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21
Numerical solution of saddle point problems
 ACTA NUMERICA
, 2005
"... Large linear systems of saddle point type arise in a wide variety of applications throughout computational science and engineering. Due to their indefiniteness and often poor spectral properties, such linear systems represent a significant challenge for solver developers. In recent years there has b ..."
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Cited by 179 (29 self)
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Large linear systems of saddle point type arise in a wide variety of applications throughout computational science and engineering. Due to their indefiniteness and often poor spectral properties, such linear systems represent a significant challenge for solver developers. In recent years there has been a surge of interest in saddle point problems, and numerous solution techniques have been proposed for solving this type of systems. The aim of this paper is to present and discuss a large selection of solution methods for linear systems in saddle point form, with an emphasis on iterative methods for large and sparse problems.
A column preordering strategy for the unsymmetricpattern multifrontal method
 ACM Transactions on Mathematical Software
, 2004
"... A new method for sparse LU factorization is presented that combines a column preordering strategy with a rightlooking unsymmetricpattern multifrontal numerical factorization. The column ordering is selected to give a good a priori upper bound on fillin and then refined during numerical factoriza ..."
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Cited by 57 (4 self)
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A new method for sparse LU factorization is presented that combines a column preordering strategy with a rightlooking unsymmetricpattern multifrontal numerical factorization. The column ordering is selected to give a good a priori upper bound on fillin and then refined during numerical factorization (while preserving the bound). Pivot rows are selected to maintain numerical stability and to preserve sparsity. The method analyzes the matrix and automatically selects one of three preordering and pivoting strategies. The number of nonzeros in the LU factors computed by the method is typically less than or equal to those found by a wide range of unsymmetric sparse LU factorization methods, including leftlooking methods and prior multifrontal methods.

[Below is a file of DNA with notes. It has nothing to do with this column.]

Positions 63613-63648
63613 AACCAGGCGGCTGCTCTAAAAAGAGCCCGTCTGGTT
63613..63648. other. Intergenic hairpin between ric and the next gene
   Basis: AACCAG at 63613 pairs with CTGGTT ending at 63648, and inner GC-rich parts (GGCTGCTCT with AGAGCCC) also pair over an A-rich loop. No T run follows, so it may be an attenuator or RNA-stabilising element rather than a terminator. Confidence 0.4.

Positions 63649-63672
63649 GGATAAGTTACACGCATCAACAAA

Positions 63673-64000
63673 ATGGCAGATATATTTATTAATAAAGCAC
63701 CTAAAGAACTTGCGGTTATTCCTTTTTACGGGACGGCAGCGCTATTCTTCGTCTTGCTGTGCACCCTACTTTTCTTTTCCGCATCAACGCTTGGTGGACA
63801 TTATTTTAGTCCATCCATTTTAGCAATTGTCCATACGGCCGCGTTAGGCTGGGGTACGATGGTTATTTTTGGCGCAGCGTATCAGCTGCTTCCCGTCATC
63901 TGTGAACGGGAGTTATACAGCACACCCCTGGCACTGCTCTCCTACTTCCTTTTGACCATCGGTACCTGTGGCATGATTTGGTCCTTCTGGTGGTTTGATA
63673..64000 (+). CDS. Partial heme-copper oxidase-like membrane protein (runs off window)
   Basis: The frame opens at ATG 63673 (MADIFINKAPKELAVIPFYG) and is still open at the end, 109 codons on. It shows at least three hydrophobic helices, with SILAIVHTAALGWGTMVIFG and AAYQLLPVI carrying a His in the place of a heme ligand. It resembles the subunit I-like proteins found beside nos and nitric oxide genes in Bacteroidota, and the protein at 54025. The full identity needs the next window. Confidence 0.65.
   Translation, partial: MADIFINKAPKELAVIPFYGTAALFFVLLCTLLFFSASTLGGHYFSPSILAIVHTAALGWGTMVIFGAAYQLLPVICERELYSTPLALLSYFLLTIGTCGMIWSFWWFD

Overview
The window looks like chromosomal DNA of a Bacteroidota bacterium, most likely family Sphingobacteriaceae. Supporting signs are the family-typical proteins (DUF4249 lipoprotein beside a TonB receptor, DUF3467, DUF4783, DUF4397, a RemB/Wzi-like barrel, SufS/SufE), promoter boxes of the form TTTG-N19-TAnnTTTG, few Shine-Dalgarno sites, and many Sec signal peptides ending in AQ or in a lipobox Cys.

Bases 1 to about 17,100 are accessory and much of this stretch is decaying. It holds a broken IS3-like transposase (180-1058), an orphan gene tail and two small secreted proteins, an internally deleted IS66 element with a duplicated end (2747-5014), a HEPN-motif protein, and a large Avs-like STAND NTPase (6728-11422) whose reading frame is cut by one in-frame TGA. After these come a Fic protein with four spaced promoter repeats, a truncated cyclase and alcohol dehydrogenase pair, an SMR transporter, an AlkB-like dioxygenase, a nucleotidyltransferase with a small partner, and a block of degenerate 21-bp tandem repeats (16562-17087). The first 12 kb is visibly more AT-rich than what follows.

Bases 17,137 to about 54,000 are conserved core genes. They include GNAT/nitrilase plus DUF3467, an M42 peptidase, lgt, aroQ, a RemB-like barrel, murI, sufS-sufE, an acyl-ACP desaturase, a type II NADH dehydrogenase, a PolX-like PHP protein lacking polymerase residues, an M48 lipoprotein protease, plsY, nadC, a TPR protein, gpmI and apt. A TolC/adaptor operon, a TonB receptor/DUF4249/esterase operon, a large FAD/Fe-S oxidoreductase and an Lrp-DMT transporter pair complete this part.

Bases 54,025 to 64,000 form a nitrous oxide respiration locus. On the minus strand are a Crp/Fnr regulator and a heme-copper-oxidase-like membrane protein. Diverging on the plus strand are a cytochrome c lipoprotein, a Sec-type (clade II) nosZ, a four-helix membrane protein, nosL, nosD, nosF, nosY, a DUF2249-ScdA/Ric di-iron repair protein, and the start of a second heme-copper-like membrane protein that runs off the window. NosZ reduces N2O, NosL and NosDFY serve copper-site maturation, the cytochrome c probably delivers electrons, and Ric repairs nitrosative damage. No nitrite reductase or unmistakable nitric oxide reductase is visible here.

A multifrontal QR factorization approach to distributed inference applied to multirobot localization and mapping
 in Proceedings of the American Association for Artificial Intelligence
, 2005
"... QR factorization is most often used as a “black box ” algorithm, but is in fact an elegant computation on a factor graph. By computing a rooted clique tree on this graph, the computation can be parallelized across subtrees, which forms the basis of socalled multifrontal QR methods. By judiciously c ..."
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Cited by 22 (8 self)
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QR factorization is most often used as a “black box ” algorithm, but is in fact an elegant computation on a factor graph. By computing a rooted clique tree on this graph, the computation can be parallelized across subtrees, which forms the basis of socalled multifrontal QR methods. By judiciously choosing the order in which variables are eliminated in the clique tree computation, we show that one straightforwardly obtains a method for performing inference in distributed sensor networks. One obvious application is distributed localization and mapping with a team of robots. We phrase the problem as inference on a largescale Gaussian Markov Random Field induced by the measurement factor graph, and show how multifrontal QR on this graph solves for the global map and all the robot poses in a distributed fashion. The method is illustrated using both small and largescale simulations, and validated in practice through actual robot experiments.